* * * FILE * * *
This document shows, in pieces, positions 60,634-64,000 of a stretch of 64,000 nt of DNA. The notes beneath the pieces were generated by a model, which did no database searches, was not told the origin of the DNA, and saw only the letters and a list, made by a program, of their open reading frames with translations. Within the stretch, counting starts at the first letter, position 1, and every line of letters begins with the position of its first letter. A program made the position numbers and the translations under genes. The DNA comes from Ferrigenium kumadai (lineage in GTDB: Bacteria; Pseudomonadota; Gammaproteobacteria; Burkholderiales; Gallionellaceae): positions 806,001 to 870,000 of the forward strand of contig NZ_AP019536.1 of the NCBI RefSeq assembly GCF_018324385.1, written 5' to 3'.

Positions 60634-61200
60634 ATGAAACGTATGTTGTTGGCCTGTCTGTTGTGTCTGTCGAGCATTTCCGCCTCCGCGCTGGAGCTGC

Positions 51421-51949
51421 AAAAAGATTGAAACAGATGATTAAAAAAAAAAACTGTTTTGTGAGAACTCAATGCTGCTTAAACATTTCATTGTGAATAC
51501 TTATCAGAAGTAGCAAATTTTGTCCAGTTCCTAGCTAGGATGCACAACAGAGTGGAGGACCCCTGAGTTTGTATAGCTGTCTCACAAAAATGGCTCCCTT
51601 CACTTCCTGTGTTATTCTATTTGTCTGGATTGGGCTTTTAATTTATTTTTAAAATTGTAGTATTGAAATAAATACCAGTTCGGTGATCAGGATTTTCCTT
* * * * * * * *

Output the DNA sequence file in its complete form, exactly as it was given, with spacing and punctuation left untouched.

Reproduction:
This document shows, in pieces, positions 60,634-64,000 of a stretch of 64,000 nt of DNA. The notes beneath the pieces were generated by a model, which did no database searches, was not told the origin of the DNA, and saw only the letters and a list, made by a program, of their open reading frames with translations. Within the stretch, counting starts at the first letter, position 1, and every line of letters begins with the position of its first letter. A program made the position numbers and the translations under genes. The DNA comes from Ferrigenium kumadai (lineage in GTDB: Bacteria; Pseudomonadota; Gammaproteobacteria; Burkholderiales; Gallionellaceae): positions 806,001 to 870,000 of the forward strand of contig NZ_AP019536.1 of the NCBI RefSeq assembly GCF_018324385.1, written 5' to 3'.

Positions 60634-61200
60634 ATGAAACGTATGTTGTTGGCCTGTCTGTTGTGTCTGTCGAGCATTTCCGCCTCCGCGCTGGAGCTGC

Positions 51421-51949
51421 AAAAAGATTGAAACAGATGATTAAAAAAAAAAACTGTTTTGTGAGAACTCAATGCTGCTTAAACATTTCATTGTGAATAC
51501 TTATCAGAAGTAGCAAATTTTGTCCAGTTCCTAGCTAGGATGCACAACAGAGTGGAGGACCCCTGAGTTTGTATAGCTGTCTCACAAAAATGGCTCCCTT
51601 CACTTCCTGTGTTATTCTATTTGTCTGGATTGGGCTTTTAATTTATTTTTAAAATTGTAGTATTGAAATAAATACCAGTTCGGTGATCAGGATTTTCCTT